“I am. Back in my youth, I was quite the republican. I even met Rebecca — the future Mrs. Kristof — at an anti-monarchist protest. I could have sworn I told you about that.”
“You did. It’s one reason I came to you.”
“I’m glad you did, Tilly. But, as I said, we don’t have much time before the RIA checks on me. They do so with distressing, though unpredictable, regularity. What may I do for you?”
I pulled the analysis from my equipment pouch and handed it to Dr. Kristof. “I can only understand part of this. Can you interpret it for me?”
He took the copy from me and flipped through it. “It will take a while, but I think so. What are you looking for?”
“A way to destroy the item described in the report.”
“Will you tell me what the item is?”
“Are you certain you want to know, sir?”
“I’m a scientist, my dear, of course I want to know.”
“Okay.” I met his gaze and said, “It’s the Star Stone.”
As my old professor’s eyes widened, we both heard footsteps out in the hallway. Dr. Kristof flicked his eyes up to the duct. I leapt and caught the lip of the opening. As I pulled myself into the duct, Dr. Kristof stuffed the report in a pocket and then walked to his office door. As I lifted the grating into place, I heard the door control beep.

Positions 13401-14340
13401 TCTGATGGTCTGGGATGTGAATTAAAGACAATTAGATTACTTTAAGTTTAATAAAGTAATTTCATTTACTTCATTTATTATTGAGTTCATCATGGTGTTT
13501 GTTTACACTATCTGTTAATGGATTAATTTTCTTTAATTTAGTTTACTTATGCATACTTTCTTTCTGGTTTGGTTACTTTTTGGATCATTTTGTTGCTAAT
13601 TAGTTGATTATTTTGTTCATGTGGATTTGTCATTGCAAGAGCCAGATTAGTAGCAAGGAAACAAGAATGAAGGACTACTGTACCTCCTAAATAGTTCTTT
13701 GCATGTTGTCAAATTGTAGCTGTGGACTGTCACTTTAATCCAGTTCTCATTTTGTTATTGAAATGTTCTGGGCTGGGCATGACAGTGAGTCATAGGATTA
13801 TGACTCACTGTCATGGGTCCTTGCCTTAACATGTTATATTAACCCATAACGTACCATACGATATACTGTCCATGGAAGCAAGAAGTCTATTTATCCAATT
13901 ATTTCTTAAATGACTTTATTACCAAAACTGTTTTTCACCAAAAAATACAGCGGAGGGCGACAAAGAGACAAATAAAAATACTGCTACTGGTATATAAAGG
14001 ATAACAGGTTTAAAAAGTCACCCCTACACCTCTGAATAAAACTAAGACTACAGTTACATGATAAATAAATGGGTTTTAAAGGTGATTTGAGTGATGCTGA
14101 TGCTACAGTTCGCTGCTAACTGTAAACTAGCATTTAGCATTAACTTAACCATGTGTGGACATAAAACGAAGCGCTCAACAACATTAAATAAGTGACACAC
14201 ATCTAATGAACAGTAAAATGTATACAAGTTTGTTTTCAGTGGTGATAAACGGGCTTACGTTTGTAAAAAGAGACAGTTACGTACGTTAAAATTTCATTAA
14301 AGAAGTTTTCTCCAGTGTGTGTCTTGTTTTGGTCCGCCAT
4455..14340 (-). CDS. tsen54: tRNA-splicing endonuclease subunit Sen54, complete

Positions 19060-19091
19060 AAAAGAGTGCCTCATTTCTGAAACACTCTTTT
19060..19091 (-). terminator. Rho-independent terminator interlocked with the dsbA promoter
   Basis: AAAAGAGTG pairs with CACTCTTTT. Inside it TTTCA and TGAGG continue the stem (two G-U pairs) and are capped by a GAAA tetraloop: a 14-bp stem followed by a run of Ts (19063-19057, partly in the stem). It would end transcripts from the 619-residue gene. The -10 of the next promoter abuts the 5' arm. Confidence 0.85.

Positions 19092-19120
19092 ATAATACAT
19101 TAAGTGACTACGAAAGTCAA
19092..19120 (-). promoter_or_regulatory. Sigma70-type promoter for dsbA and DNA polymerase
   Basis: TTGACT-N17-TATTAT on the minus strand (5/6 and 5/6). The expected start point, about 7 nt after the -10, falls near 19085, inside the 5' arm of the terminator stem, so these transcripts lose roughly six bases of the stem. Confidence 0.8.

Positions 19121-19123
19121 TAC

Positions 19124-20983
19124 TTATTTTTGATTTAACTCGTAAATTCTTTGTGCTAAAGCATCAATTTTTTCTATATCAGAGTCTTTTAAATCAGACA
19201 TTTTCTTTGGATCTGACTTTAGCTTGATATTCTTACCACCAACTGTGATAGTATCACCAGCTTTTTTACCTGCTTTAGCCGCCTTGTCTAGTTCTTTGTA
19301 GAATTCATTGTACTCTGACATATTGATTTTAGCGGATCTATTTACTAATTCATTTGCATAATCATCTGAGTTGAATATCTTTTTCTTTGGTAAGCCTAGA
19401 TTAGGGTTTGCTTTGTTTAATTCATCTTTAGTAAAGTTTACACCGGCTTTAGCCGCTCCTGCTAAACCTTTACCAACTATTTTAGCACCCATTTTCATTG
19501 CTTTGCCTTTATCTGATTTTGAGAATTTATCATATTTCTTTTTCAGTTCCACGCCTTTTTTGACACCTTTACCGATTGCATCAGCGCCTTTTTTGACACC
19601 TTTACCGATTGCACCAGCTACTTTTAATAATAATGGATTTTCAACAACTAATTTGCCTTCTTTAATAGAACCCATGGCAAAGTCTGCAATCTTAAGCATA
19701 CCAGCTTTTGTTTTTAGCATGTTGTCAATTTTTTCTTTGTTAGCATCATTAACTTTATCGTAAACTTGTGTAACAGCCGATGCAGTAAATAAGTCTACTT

“Dr. Kristof?” a woman’s voice called. “Open this door, immediately.”
I scooted as far from the grating as possible while still giving me a narrow view of the door. Dr. Kristof unlocked it. Before he could do anything else, the door slid aside and revealed a trim woman a few years older than me. She wore a no-nonsense expression on her face.
“You were told to keep your door open and unlocked,” she said as she glanced about the small office.
Dr. Kristof backed out of the doorway. “I always close my office door when I’m preparing an exam. One can’t have students wandering into the office and discovering the questions, can one?”